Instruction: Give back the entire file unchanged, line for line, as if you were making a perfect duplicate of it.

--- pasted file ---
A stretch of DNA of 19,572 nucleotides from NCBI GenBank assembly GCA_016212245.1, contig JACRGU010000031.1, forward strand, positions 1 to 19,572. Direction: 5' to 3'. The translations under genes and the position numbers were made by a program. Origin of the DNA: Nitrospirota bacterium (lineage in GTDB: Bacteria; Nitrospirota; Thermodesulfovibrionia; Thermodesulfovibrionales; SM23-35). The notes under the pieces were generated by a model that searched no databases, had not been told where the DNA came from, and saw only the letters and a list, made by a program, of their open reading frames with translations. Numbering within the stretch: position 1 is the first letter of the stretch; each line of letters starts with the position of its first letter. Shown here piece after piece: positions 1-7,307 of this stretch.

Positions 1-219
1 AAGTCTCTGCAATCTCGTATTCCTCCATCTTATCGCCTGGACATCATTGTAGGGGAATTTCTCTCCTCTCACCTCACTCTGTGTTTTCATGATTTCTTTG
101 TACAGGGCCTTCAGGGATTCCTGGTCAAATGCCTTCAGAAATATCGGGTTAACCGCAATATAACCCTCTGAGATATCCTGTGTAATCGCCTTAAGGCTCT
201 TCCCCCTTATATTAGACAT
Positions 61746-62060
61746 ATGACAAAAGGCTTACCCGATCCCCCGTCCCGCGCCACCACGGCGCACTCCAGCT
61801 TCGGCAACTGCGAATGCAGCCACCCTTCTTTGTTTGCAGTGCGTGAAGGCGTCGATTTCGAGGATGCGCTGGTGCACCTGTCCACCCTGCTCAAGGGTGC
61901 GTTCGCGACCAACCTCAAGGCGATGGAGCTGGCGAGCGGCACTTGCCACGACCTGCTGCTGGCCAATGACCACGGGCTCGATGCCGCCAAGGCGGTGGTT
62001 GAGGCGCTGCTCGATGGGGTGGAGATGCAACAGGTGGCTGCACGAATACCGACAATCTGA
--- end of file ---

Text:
A stretch of DNA of 19,572 nucleotides from NCBI GenBank assembly GCA_016212245.1, contig JACRGU010000031.1, forward strand, positions 1 to 19,572. Direction: 5' to 3'. The translations under genes and the position numbers were made by a program. Origin of the DNA: Nitrospirota bacterium (lineage in GTDB: Bacteria; Nitrospirota; Thermodesulfovibrionia; Thermodesulfovibrionales; SM23-35). The notes under the pieces were generated by a model that searched no databases, had not been told where the DNA came from, and saw only the letters and a list, made by a program, of their open reading frames with translations. Numbering within the stretch: position 1 is the first letter of the stretch; each line of letters starts with the position of its first letter. Shown here piece after piece: positions 1-7,307 of this stretch.

Positions 1-219
1 AAGTCTCTGCAATCTCGTATTCCTCCATCTTATCGCCTGGACATCATTGTAGGGGAATTTCTCTCCTCTCACCTCACTCTGTGTTTTCATGATTTCTTTG
101 TACAGGGCCTTCAGGGATTCCTGGTCAAATGCCTTCAGAAATATCGGGTTAACCGCAATATAACCCTCTGAGATATCCTGTGTAATCGCCTTAAGGCTCT
201 TCCCCCTTATATTAGACAT
Positions 61746-62060
61746 ATGACAAAAGGCTTACCCGATCCCCCGTCCCGCGCCACCACGGCGCACTCCAGCT
61801 TCGGCAACTGCGAATGCAGCCACCCTTCTTTGTTTGCAGTGCGTGAAGGCGTCGATTTCGAGGATGCGCTGGTGCACCTGTCCACCCTGCTCAAGGGTGC
61901 GTTCGCGACCAACCTCAAGGCGATGGAGCTGGCGAGCGGCACTTGCCACGACCTGCTGCTGGCCAATGACCACGGGCTCGATGCCGCCAAGGCGGTGGTT
62001 GAGGCGCTGCTCGATGGGGTGGAGATGCAACAGGTGGCTGCACGAATACCGACAATCTGA